Let’s get the full disclosure part out of the way right up front. I am a capitalist: an Adam Smith, free-market, supply-side, trickle-down-economics entrepreneur who believes that individuals have a right to build wealth for themselves without anyone being able to play Robin Hood with their money, freely redistributing to others what they honestly earned the hard way. It is attractive to many in our society to vilify the power barons on, say, Wall Street. Make no mistake, though. When our financial or corporate institutions fail, most US residents are affected, and many stop buying things. When they stop, people in emerging economies starve. That’s trickle-down economics, and the evidence for it is irrefutable.
Greed and obsession with the money culture, however, are entirely different pieces of the capitalist pie. When I see these affecting our health care system, it is worth raising a red flag.
A case in point is the fascinating, well-written “Annals of Medicine” column in the June 1, 2009, issue of The New Yorker. In “The Cost Conundrum: What a Texas Town Can Teach Us About Health Care,” Harvard surgeon Atul Gawande, MD, MPH, outlines in some detail what I feel is the essential crisis in our health care system. There is a very strong message here for the medical imaging profession, and it warrants reflection: Our health care system has become dominated by the culture of money. We are close to a tipping point, and in danger of allowing this culture to destroy an honest, ethical means of earning a good living through creation and innovation.
The essential problem is that the incentives in our system are built on doing more of everything—more tests, more drugs, more exams, more surgeries and interventions; more, more, more. We spend more (as a percentage of gross domestic product) on health care than any other industrialized nation, and more, per capita, than any country in the world.
We have not designed our incentives around quality, outcomes, or performance. We have not aligned incentives in a way that benefits the patient, or requires the current patchwork of specialists to come together to treat the patient in a way that promotes total health and well being. Ours is a system built around turf and the competition over who should be treating what body part, disease state, or malady—and who gets the money.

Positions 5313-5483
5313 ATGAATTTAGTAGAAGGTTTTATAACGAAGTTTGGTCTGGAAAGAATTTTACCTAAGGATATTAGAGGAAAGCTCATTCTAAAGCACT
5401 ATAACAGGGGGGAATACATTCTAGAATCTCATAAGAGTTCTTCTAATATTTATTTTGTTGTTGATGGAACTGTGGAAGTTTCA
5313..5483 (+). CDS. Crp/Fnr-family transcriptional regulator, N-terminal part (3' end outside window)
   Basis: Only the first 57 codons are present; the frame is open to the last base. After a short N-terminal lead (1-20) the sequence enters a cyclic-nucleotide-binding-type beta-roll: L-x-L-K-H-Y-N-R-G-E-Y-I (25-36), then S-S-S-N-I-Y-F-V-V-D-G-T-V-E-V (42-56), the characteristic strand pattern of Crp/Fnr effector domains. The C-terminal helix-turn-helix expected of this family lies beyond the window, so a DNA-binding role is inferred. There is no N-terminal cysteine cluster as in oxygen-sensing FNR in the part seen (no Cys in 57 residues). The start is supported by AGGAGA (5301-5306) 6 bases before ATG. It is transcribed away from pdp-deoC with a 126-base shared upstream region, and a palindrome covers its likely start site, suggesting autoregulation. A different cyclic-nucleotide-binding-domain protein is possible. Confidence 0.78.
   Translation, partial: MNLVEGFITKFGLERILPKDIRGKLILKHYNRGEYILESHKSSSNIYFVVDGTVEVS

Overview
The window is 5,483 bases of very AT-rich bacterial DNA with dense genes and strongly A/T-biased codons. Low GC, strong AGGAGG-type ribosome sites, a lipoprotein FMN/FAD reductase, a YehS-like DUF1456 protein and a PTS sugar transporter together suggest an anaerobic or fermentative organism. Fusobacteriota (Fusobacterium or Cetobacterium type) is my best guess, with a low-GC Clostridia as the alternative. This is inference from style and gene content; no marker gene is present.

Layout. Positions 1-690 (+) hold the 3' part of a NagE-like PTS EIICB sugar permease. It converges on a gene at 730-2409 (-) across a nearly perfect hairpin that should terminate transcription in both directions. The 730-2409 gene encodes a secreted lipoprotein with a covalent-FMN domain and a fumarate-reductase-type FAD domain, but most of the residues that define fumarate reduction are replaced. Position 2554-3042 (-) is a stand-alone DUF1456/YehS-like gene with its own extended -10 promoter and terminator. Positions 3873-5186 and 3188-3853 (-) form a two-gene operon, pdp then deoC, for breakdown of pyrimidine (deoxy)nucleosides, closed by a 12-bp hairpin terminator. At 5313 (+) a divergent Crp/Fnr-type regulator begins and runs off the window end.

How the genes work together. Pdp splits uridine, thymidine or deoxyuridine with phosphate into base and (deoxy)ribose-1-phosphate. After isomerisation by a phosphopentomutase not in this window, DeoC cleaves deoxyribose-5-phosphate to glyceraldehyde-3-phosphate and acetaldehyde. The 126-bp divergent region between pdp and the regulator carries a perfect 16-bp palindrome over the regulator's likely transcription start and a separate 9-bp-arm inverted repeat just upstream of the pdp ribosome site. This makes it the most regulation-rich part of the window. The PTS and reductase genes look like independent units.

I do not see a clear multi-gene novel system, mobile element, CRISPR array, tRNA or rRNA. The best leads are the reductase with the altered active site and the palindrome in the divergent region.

In his column, Gawande discusses the interesting fact that McAllen, Texas, with the lowest US household income, is the second most expensive US health care market, according to statistics from CMS and private payors. His quest is to find out why Medicare is spending twice the national average for each beneficiary in McAllen. Do patients get better care in that town? Are McAllen’s people sicker than those in the rest of the country? Why have McAllen’s costs soared since 1992, when they were essentially in line with national averages? Is the town a malpractice nightmare, requiring an abundance of defensive medicine?
After interviewing many local providers, payors, and thought leaders, Gawande discovers that patients in McAllen definitely get more health care than patients in the rest of the country: more diagnostic testing, more hospital treatment, more surgery, and more home care; more of everything. He finds what has become, in the words of one of his physician sources, “a machine” operating in a “culture of money.”
A noteworthy fact is that not one of the hospital administrators that Gawande interviews seems to know that McAllen is an outlier. Not one has any clue as to why that is the case. Not one seems to understand this very complex system. Conclusion: Part of our system’s problem is that the key players do not fully understand the problem.
As a result, it is not likely that any informed voice will be able to refute what I took to be the central thought that will have the biggest impact on the entire system. Peter Orszag, President Obama’s budget director (and someone very much prepared for the debate on health reform), is quoted as saying that nearly 30% of Medicare costs “could be saved without negatively affecting health outcomes if spending in high- and medium-cost areas could be reduced to the level in low-cost areas.”
This will be a great leveling of the playing field, designed to eliminate the regional variations that have plagued the system for years. It is likely that a form of rationing of care will be the result of this leveling to the lowest common denominator (a market like El Paso, Texas,